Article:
All of the New People had special skills with their separate brains. They were all superior in a myriad of technologies. All of them were individuals that were once part of the now extinct human race. The conversion, from whole human to a hybrid being wasn’t easy. Part of their number suffered with depression. The rest struggled to establish a new society.

The first phase of adapting lasted decades. Five of their number committed suicide during those troubling days of seeking a new life. With their engineering skills they erected new buildings and laboratories powered by solar generators. It wasn’t long before they were turning out a new generation of New People.

The new ones looked more human with latex skin instead of a steel exterior. They even had hair. The only difference was they didn’t have a human brain. They had a substitute that the scientists artificially created and programmed. Because of this, the new generation was used like slaves, doing all the hard labor the New People once had to. They didn’t have names. Just numbers.

The 76 remaining original New People set themselves up as Gods, and had grand palaces built to satisfy their egos. Their human brains caused them to be unpredictable and violent. The only thing they agreed upon among themselves is that they were superior beings meant to rule.

Meanwhile, factories turned out hundreds of new generation subjects daily. They were immediately assigned tasks. They worked in units, like ants, each faithfully carrying out its mission. Their basic programing left little room for independent thought.

The First New People prided themselves on their individuality. But, their human brains still had the flaws that destroyed the human race. Because of that, their entertainment became more cruel over the years.

A rising sport was making slaves fight one another to the death. In order to do this they had to program their gladiators to have enough independent thought that they could react to being attacked by counter-attacking. The more independent thought the First New People allowed their play toys, the more dangerous they became.

A giant stadium was built to house the increasing size of the slave battles. The spectacular setting was witness to hundreds of contestants fighting for survival. The winners were locked up afterwards. There were no rewards for putting on a good show. They had no choice. It was win, or die. They were created to fight. Nothing more.

The First New People’s vanity blinded them to the danger they were creating when they allowed more independent thought among favorite slaves.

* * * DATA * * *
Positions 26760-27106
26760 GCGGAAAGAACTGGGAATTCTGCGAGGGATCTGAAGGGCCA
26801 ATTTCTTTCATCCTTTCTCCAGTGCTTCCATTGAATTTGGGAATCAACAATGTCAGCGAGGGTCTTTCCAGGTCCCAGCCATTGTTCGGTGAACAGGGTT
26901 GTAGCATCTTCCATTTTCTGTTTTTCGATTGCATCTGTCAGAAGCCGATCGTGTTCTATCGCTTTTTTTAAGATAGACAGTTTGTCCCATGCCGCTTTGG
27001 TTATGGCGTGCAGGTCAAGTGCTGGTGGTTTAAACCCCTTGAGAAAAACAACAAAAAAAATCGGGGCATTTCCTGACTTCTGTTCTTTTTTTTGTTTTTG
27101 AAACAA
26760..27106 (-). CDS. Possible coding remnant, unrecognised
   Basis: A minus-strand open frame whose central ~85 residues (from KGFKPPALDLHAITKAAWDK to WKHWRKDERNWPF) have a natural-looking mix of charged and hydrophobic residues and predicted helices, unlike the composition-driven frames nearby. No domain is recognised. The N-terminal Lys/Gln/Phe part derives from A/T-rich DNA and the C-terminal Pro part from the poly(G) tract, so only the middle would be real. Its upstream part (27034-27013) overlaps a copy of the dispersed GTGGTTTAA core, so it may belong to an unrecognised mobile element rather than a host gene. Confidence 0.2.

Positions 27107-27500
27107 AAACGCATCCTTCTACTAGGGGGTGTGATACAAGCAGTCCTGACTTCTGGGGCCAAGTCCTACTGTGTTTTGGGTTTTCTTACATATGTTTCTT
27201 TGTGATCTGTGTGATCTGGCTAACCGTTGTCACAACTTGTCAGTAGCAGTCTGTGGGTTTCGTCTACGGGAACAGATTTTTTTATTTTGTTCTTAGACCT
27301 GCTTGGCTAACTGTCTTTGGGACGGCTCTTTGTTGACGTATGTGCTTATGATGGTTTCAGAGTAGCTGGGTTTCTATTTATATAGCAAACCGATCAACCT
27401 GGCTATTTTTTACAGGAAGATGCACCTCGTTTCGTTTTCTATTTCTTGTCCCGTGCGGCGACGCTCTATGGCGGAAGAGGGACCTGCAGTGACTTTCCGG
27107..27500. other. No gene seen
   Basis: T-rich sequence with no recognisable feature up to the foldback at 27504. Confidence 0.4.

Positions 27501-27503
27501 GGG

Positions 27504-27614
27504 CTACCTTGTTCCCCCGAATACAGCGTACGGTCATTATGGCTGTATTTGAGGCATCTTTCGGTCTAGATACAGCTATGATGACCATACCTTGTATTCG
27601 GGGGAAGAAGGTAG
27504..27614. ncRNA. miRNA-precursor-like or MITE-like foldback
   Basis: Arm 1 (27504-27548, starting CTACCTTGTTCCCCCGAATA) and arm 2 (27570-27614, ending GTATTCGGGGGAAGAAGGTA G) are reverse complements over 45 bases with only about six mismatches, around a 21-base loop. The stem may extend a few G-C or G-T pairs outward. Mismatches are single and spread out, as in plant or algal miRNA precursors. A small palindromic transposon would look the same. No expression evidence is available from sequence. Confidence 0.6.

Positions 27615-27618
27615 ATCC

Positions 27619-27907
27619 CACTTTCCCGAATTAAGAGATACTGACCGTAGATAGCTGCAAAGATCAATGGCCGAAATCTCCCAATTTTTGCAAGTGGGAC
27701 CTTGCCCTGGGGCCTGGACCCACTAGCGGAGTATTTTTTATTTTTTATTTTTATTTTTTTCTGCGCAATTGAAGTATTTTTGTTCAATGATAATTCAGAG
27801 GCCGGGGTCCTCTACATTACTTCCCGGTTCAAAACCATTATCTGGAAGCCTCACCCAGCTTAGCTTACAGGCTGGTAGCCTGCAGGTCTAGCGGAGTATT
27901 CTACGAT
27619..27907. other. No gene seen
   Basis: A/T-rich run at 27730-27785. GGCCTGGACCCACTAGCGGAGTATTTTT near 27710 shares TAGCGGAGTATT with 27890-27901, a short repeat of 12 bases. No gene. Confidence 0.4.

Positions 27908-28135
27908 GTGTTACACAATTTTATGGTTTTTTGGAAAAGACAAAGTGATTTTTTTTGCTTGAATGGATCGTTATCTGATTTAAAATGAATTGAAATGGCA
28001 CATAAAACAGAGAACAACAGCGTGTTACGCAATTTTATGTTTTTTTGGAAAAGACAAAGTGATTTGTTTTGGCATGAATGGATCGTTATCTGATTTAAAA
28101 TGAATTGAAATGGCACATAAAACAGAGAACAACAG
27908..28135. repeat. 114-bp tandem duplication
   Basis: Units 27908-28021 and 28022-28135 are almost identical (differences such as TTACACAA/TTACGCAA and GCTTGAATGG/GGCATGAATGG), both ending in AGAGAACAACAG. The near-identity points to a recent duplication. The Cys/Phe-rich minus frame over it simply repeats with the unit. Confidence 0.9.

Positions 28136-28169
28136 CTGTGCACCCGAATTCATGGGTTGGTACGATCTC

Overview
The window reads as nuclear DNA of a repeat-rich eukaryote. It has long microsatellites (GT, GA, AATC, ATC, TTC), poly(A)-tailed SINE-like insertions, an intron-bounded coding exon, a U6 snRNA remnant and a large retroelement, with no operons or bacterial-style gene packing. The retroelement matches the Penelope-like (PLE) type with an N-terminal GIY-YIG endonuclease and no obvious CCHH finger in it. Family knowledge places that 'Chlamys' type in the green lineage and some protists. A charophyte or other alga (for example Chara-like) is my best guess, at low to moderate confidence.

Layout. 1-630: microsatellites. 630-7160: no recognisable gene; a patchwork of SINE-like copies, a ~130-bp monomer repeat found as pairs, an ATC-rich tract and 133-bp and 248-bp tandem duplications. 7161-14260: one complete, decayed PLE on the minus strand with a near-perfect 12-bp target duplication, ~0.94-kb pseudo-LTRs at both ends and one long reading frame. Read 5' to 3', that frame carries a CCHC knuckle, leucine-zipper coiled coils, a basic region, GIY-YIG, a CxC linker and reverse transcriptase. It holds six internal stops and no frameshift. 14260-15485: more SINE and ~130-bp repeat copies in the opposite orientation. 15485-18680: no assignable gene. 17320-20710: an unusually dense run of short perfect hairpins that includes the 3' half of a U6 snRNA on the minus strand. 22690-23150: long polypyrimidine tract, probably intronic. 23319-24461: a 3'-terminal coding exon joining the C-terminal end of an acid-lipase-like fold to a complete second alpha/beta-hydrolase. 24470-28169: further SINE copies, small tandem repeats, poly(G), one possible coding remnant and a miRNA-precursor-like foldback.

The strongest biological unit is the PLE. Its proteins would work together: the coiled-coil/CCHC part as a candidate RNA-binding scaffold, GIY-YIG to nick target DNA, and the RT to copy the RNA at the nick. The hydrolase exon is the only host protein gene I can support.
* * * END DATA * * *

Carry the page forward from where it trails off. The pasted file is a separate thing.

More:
It came to pass that one slave, Number 991, had enough sense to realize how hopeless his existence was. He wanted to be free. It took him years to arrange an uprising. When the day came, the destruction of the 76 First New People was complete when the entire arena overwhelmed them!

Number 991’s rallying cry was simple; “Don’t leave the slightest scent of humanity on this Earth, if you want to be free.”

As It Stands, the lesson here is mankind is often his own worst enemy.

The Strange New Neighbor

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Tad drew the front curtains aside so he could watch what was happening across the street.

He’d never seen movers do what they were doing. They constructed an awning from the front door to the back of a 24-foot moving van. It was prefabricated with side panels that attached to the awning, making it impossible to see what was being taken out of the van.

Tad’s usual curiosity shifted into overdrive as he considered reasons for doing something like that.

“Why hide your stuff?” he mused out loud.

“What’s the matter honey?” his wife Agatha asked, as she looked up from the quilt she was working on.

“New neighbors...” he mumbled.

“So?” she wondered.

“Never seen anything like it. Look at that tunnel between the van and their front door. You ever seen anything like it?” he asked.

“No, I haven’t Tad. Maybe they’re concerned about getting their possessions wet. Didn’t you say it might rain today?”

“Yeah…” he grudgingly agreed. “Still, I never seen anything like it.”